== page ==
And yes, acceleration is to the power of time, derived using Sigma. Now we have an idea of the basic mechanics of the enemy bot's manuever functions, but no real way of telling how the bot will act. Algorythmic/Memory Mining Genes requrie a lot of variables to stored over the entire battle between a single bot, pushing for more short-termed style bots, but it's not very affective in the long run. As most of these variables most likely need to be used for some various important fact, (I.e. tie info). So then using some array established in the genes that record the enemy bot info for however many seconds desired, we can gain an idea for the path that the enemy has drawn. Most likely its circular or of some logorythmic function (not important). If its circular, their will be a common point of reference known as the center. Then there are radii and few other nice geometric functions to help us predict the next shot to make. So, the only method that would be practical to predicting if it is circular, requires three cycles of memory dedication at the least, 2 points of refence forms only a line, and will not be conclusive enough for any logic fuction. So we use our noggins and calcualte where this point lies (the center of their circular pattern, works for ovals and odd shapped things with circular bends I.e. uses some power of change). From that knowledge we can assume one of two things a), the bot is just going in a circle to find something or sees nothing or , the bot is about to do something unpredicted. If B is the case, we're SOOL, but if A is the case, then we have an easy target. We already know how fast it is traveling relative to ourselves, so we just take the conics formulas for a circle and plug and chug (conics are anything involving circles and other shapes found inside cones). Conics are your best bet always, there is no movement in nature which is not conical in form (regardless of friction), as the inertia caused by a movement is always there, so there are many forces acting against the goal vector of a bot.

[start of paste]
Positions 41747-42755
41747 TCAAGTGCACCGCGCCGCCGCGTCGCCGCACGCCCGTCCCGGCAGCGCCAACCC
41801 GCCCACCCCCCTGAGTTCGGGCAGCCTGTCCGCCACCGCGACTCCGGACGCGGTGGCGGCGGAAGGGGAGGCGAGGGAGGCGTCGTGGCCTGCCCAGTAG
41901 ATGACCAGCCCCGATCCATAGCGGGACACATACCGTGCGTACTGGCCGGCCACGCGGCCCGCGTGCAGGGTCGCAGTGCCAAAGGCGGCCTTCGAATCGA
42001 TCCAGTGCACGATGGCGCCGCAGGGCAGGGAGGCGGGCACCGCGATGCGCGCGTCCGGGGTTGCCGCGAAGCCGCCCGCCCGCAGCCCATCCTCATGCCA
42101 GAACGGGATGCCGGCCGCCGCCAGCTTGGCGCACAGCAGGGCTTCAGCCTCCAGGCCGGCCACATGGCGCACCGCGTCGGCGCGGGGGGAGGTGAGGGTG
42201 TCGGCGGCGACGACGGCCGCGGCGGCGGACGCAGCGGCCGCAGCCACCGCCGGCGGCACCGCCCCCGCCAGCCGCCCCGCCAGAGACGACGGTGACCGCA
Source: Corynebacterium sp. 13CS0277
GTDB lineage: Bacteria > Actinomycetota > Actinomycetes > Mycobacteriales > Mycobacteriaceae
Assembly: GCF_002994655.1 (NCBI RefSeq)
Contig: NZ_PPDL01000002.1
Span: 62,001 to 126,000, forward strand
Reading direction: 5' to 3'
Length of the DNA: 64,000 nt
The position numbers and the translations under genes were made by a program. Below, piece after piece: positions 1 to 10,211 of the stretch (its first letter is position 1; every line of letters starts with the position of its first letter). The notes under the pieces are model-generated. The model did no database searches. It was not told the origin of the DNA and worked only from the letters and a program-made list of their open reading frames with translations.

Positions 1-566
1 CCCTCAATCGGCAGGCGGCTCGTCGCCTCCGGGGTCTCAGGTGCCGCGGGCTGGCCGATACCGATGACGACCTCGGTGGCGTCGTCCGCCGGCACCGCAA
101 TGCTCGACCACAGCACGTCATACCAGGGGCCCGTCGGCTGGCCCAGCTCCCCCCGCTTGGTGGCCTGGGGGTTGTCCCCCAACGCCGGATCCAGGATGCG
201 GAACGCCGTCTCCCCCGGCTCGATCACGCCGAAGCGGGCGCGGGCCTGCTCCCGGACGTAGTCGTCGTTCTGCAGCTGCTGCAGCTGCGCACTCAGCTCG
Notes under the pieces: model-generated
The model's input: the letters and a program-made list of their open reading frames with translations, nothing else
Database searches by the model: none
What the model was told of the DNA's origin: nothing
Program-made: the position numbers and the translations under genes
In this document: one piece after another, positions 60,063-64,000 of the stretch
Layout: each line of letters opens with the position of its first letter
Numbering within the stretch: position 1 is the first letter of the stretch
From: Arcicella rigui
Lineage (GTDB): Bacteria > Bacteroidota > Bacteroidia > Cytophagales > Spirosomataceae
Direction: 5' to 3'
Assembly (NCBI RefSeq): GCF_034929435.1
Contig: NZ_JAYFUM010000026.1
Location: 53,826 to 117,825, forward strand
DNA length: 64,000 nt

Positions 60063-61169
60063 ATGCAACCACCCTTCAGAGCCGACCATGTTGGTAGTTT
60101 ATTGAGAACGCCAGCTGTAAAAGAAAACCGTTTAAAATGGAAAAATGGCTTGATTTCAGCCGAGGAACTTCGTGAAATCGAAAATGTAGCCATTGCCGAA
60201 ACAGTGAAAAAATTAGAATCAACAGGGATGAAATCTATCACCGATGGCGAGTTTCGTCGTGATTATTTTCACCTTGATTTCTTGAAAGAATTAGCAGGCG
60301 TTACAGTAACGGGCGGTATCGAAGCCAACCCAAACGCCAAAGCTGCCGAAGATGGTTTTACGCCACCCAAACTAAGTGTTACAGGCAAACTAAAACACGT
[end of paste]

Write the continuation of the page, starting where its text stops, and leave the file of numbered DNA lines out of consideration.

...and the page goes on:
Comparators of the differences of the points of position collected would show which conics formula to use. To make this more difficult, is the limitations of the eye and memory tool. It would be nice to record at the begining of a cycle a bots position, and then again at the end, this gives n cycle then n.5 cycle references and would be helpful with predicting accelerations of the enemy. But if you're too lazy for that and don't care about 98% efficiency, then just use Pythagorous and various points of reference. I mean things like last known position to most recent, or vel*angle + positions. Either system works, but Pythagoros does not include accelerations as accelerations are not linear, but exponential.

I have not included any ideas for genes because I want my Slim Evo to be able to out smart the bot community, but feel free to post any ideas and I will be glad to critque them. Also, I have not included any sources or theoroms, but that's because I can't find my theorom's list (plus everyone has different naems for each theorom). A more radical approach may be to use the Side Splitter Theorom, which uses a central point within a triangle, and a cricle can of coarse fit inside this triangle. The use of Geometry in DB would be way better than any algebra; but still the best would be calculous, but I don't have time for that, and I don't think imaginary numbers are supported in any version of DB.